How do I navigate the Horizon interface?

The Horizon Interface

The OpenStack web interface is called “Horizon”

Horizon provides visibility and control over all Virtual Machines (VMs) and Volumes within each Project

The simple Web UI is backed by an advanced Web Service API

Click around and kick the tires a bit! Horizon only shows you features that you can control

Switching Projects

To switch projects, use the omnipresent pull-down

Project Quotas

Each project has a set of Limits visible from the Project > Compute > Overview tab

The base subscription* to Stratus includes:

  • 16 vCPUs

  • 50 GB RAM

  • 2 TB of Volume Storage

Exhausted quotas prevent creation of new VMs and Volumes

(*) à la carte pricing is available for larger allocations

Instances

The Project > Compute > Instances tab shows active VMs

You can Launch or Delete instances, as well as modify settings for individual instances

All active and manageable VMs are listed in the table

WARNING! A deleted VM is gone for good. Be careful what you delete

 

Volumes

 

The Project > Compute > Volumes tab shows active data volumes

Volumes store data, and/or active file systems within VMs

You can Create or Delete volumes, as well as modify settings like volume size and attachments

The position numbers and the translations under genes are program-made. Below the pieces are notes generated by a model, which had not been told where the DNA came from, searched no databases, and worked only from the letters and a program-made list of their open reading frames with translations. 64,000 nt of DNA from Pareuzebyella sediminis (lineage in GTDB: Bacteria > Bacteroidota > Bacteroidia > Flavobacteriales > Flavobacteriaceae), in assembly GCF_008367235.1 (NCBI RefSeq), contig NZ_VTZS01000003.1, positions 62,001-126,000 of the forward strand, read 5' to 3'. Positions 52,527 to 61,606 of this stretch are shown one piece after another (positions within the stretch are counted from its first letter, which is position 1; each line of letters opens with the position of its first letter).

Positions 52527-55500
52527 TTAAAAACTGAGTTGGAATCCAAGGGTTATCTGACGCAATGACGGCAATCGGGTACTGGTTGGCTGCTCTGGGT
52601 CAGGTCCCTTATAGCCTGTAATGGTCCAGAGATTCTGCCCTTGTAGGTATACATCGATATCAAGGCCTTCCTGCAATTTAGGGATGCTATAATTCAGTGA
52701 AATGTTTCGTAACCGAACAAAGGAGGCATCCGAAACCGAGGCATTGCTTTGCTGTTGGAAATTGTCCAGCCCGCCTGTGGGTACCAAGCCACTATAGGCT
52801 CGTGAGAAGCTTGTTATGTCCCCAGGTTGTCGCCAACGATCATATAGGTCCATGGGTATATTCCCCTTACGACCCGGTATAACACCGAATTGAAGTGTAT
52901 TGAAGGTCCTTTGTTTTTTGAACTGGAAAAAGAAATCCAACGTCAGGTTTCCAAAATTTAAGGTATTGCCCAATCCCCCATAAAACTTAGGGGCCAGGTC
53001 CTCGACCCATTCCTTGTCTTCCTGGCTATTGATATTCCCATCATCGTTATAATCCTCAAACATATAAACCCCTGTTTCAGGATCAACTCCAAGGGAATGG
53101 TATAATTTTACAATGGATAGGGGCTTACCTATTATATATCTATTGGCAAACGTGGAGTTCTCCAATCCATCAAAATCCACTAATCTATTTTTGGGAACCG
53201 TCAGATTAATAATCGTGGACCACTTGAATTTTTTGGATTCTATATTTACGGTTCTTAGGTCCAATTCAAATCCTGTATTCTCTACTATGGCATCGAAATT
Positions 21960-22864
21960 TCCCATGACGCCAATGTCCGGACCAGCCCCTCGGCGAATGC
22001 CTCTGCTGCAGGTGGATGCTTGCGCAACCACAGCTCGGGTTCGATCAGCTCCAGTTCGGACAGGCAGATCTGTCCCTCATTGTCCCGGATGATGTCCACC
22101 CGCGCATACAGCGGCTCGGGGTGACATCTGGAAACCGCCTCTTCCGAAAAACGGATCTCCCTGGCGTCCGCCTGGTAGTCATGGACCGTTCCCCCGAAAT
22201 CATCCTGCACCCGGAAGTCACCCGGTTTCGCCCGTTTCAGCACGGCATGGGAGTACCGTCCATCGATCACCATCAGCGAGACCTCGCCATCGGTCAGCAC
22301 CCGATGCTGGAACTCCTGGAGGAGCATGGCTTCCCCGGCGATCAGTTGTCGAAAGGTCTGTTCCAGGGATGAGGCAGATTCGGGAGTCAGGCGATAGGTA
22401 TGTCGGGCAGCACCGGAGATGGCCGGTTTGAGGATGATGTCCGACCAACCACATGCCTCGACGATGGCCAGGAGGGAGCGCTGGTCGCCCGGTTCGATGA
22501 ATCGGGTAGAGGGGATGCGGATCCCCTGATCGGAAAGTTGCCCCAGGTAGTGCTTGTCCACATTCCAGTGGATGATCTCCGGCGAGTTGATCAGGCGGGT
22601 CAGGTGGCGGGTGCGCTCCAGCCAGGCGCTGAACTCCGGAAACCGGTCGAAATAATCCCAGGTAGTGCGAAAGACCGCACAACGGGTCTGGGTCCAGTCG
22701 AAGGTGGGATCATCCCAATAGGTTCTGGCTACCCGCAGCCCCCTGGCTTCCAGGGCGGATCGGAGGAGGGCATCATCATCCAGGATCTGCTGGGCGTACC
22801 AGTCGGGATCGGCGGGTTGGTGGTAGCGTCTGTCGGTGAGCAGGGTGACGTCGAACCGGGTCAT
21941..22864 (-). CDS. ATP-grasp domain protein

All active and manageable VMs are listed in the table

WARNING! A deleted volume is gone for good

 

Images

The Project > Compute > Images tab shows available images for new VMs

MSI provides a number of “blessed” images. These images come with some pre-configured rules and software for data security

Images can be Launched as VMs or converted into Volumes. Volumes created from images can also be launched as VMs

 

 

Security Groups

The Project > Compute > Access & Security tab shows security settings (e.g., security groups and key pairs), plus API access information

Security Groups control network traffic to VMs, and work like a firewall

By default Security Groups reject all incoming traffic to VMs. Additional Security Groups can be added with rules to open ports (e.g., ssh to TCP port 22)